IFSB issued the exposure draft of Guidance Note-7 (ED GN-7) on Sharī`ah-compliant lender-of-last-resort (SLOLR) facilities. This exposure draft complements the existing IFSB guidance on SLOLR and offers international benchmark guidelines to regulatory and supervisory authorities for developing and offering SLOLR facilities as part of the financial safety net arrangement for institutions offering Islamic financial services (IIFS) in their jurisdictions. Comments are requested by July 05, 2019.
ED GN-7 is primarily intended to serve as a benchmark for central banks in establishing and operationalizing an SLOLR framework that applies to full-fledged Islamic commercial banks and Islamic commercial banks that are subsidiaries of conventional banks. The exposure draft covers several essential features of an SLOLR arrangement, including the following:
- Preconditions for developing and implementing an SLOLR mechanism
- Eligibility criteria to access SLOLR
- Non-exhaustive selection of Sharī`ah-compliant structures and mechanisms that central banks could utilize for SLOLR purposes
- Applicability of penalty rates to these mechanisms
- Sharī`ah-compliant eligible collateral
- Relevant disclosures to be made by central banks to IIFS in their jurisdictions
Central banks are expected to start implementation of this guidance note from January 01, 2021, taking into account the time needed to prepare the necessary market infrastructure; to run appropriate assessments on eligible collateral, haircuts, and Sharī`ah-compliant structures; and to make the necessary disclosures to IIFS in their jurisdictions.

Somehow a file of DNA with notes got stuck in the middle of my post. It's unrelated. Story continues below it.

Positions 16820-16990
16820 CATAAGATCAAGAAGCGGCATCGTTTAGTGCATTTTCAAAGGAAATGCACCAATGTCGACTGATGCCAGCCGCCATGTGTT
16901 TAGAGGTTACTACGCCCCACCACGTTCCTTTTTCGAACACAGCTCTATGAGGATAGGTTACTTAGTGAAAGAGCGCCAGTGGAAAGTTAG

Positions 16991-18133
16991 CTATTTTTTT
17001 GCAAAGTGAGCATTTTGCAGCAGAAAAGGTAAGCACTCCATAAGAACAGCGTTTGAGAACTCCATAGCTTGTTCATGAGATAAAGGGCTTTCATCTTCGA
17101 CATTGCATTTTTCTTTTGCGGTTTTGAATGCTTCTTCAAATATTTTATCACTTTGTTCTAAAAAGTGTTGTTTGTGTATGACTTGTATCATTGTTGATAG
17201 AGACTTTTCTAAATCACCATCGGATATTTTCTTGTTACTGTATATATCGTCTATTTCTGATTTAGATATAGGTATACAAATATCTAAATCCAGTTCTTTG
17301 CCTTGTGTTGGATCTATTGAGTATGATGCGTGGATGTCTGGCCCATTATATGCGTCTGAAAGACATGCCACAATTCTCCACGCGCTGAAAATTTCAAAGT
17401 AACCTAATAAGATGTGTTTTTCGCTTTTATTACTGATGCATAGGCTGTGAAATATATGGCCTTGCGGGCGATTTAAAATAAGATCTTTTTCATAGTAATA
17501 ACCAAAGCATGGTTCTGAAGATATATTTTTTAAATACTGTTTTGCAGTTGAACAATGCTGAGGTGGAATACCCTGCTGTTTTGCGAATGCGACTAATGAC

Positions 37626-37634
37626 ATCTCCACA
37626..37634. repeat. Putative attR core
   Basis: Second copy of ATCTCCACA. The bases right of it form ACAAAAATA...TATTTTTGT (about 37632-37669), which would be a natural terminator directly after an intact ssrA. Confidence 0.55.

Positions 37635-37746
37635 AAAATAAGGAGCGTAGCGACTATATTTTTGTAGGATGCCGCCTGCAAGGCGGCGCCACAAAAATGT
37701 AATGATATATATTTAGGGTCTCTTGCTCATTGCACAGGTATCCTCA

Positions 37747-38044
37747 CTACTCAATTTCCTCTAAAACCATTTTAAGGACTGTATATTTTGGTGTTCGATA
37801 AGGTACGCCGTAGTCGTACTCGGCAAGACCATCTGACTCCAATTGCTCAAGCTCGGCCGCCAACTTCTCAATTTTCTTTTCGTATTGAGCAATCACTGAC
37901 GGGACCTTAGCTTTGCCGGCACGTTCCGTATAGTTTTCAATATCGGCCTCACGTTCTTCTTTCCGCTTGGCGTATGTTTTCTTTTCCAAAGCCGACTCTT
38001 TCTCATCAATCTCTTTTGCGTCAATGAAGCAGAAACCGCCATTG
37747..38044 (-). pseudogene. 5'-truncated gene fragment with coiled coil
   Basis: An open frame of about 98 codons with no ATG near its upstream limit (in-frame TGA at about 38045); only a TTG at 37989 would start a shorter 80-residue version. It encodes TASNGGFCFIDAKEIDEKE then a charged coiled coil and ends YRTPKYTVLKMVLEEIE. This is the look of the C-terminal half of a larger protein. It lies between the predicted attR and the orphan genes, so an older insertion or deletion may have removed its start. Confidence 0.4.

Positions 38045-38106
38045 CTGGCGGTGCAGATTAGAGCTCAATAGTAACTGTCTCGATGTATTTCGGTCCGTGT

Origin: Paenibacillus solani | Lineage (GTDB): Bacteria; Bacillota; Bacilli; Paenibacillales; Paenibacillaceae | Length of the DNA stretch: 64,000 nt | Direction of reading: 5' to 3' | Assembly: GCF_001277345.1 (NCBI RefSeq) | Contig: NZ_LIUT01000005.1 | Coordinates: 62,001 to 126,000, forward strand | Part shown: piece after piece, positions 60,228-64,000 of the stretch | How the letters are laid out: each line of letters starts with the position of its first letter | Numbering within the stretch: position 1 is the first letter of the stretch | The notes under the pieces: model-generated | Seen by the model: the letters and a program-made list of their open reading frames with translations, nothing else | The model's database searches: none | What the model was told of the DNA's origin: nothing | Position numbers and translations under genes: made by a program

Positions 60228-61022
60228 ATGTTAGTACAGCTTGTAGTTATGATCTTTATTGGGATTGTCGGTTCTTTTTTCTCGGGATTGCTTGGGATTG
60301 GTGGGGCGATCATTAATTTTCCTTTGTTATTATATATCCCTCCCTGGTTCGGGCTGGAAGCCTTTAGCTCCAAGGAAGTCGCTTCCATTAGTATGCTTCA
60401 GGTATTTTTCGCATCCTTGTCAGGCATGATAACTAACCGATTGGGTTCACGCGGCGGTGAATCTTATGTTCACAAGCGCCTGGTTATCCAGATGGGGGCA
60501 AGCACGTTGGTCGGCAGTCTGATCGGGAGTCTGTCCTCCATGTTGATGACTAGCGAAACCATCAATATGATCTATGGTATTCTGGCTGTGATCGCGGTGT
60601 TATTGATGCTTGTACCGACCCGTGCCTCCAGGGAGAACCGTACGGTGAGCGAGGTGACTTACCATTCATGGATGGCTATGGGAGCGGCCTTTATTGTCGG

Comment Due Date: July 05, 2019
Effective Date: January 01, 2021
Keywords: International, Banking, SLOLR, IIFS, Guidance Note, Lender of Last Resort, Islamic Banking, IFSB
Previous ArticleFIN-FSA Decides Not to Impose CCyB Requirement on Banks
The European Banking Authority (EBA) published the final draft regulatory technical standards on disclosure of investment policy by investment firms, under the Investment Firms Regulation (IFR).
The European Banking Authority (EBA) published version 5.1 of the filing rules for supervisory reporting.
The European Central Bank (ECB) Guideline 2021/1829 on the procedures for the collection of granular credit and credit risk data has been published in the Official Journal of European Union.
The Australian Prudential Regulation Authority (APRA) published the prudential practice guide CPG 511 to assist banks, insurers, and superannuation licensees in meeting requirements of CPS 511, the new prudential standard on remuneration.
The Office of the Comptroller of the Currency (OCC) published a bulletin that provides an updated self-assessment tool for banks to evaluate their preparedness for cessation of the London Interbank Offered Rate (LIBOR).
The Financial Stability Board (FSB) published a report that examines the progress made toward disclosures aligned with recommendations of the Task Force on Climate-related Financial Disclosures (TCFD).
The Basel Committee on Banking Supervision (BCBS) published the progress report on adoption of the Basel III regulatory framework in member jurisdictions.
The French Prudential Supervisory Authority (ACPR) has implemented, in its information system, updates linked to the Data Point Model (DPM) version 3.1.
The European Banking Authority (EBA) published a thematic note that aims to identify and raise awareness of the transition risks of benchmark rates, as the London Interbank Offered Rate (LIBOR) and the Euro Overnight Index Average (EONIA) are close to being phased out.
In a letter to the federally regulated financial institutions and pension plans, the Office of the Superintendent of Financial Institutions (OSFI) published a summary of the feedback received to the January 2021 discussion paper on ways to address climate risks.